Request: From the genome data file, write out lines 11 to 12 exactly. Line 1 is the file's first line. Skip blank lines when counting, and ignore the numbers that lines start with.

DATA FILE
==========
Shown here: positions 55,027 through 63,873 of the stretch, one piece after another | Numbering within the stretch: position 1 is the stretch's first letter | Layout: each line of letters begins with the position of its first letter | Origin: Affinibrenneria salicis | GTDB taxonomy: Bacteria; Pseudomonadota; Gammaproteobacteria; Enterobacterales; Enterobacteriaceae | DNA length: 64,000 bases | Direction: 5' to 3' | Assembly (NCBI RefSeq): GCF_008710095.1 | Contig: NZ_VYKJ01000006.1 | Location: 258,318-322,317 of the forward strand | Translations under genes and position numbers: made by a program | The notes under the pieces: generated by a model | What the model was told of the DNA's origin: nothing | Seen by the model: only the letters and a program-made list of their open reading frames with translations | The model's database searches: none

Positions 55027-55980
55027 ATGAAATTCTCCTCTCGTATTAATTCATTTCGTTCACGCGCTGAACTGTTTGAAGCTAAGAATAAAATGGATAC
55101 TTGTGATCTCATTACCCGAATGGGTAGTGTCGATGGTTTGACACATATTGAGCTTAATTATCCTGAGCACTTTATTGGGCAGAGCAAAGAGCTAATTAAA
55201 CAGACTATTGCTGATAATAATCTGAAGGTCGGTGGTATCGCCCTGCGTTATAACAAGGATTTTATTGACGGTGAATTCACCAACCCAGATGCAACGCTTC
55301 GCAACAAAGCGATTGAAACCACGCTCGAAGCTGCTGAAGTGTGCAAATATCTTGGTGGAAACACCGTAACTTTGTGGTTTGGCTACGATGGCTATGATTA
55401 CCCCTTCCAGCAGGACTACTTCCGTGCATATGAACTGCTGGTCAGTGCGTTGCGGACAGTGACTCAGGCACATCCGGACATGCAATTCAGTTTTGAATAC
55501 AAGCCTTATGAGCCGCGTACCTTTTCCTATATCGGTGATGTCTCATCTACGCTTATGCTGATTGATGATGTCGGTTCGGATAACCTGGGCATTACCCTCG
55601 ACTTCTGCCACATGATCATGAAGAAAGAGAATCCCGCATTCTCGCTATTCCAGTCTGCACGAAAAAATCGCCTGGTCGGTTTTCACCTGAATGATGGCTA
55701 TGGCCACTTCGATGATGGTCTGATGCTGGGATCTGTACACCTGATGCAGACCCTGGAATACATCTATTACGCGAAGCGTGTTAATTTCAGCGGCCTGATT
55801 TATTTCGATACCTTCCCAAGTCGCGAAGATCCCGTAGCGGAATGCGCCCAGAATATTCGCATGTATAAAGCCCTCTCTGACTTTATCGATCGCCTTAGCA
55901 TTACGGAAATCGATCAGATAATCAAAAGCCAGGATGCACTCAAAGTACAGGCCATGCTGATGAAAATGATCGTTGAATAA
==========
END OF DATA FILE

55801 TATTTCGATACCTTCCCAAGTCGCGAAGATCCCGTAGCGGAATGCGCCCAGAATATTCGCATGTATAAAGCCCTCTCTGACTTTATCGATCGCCTTAGCA
55901 TTACGGAAATCGATCAGATAATCAAAAGCCAGGATGCACTCAAAGTACAGGCCATGCTGATGAAAATGATCGTTGAATAA